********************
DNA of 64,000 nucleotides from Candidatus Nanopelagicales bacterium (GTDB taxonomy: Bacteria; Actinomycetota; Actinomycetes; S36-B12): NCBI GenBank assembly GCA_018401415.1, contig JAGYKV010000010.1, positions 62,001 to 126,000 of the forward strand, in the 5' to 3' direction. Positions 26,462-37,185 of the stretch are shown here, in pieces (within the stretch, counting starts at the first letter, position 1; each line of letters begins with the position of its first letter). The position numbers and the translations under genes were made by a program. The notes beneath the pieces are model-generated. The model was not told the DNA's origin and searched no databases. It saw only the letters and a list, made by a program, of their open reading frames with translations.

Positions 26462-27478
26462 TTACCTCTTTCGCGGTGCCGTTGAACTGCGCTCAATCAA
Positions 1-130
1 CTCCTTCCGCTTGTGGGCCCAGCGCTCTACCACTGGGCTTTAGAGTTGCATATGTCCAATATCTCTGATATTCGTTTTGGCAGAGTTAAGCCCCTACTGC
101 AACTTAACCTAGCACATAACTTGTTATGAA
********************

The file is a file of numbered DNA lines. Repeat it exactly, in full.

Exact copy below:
DNA of 64,000 nucleotides from Candidatus Nanopelagicales bacterium (GTDB taxonomy: Bacteria; Actinomycetota; Actinomycetes; S36-B12): NCBI GenBank assembly GCA_018401415.1, contig JAGYKV010000010.1, positions 62,001 to 126,000 of the forward strand, in the 5' to 3' direction. Positions 26,462-37,185 of the stretch are shown here, in pieces (within the stretch, counting starts at the first letter, position 1; each line of letters begins with the position of its first letter). The position numbers and the translations under genes were made by a program. The notes beneath the pieces are model-generated. The model was not told the DNA's origin and searched no databases. It saw only the letters and a list, made by a program, of their open reading frames with translations.

Positions 26462-27478
26462 TTACCTCTTTCGCGGTGCCGTTGAACTGCGCTCAATCAA
Positions 1-130
1 CTCCTTCCGCTTGTGGGCCCAGCGCTCTACCACTGGGCTTTAGAGTTGCATATGTCCAATATCTCTGATATTCGTTTTGGCAGAGTTAAGCCCCTACTGC
101 AACTTAACCTAGCACATAACTTGTTATGAA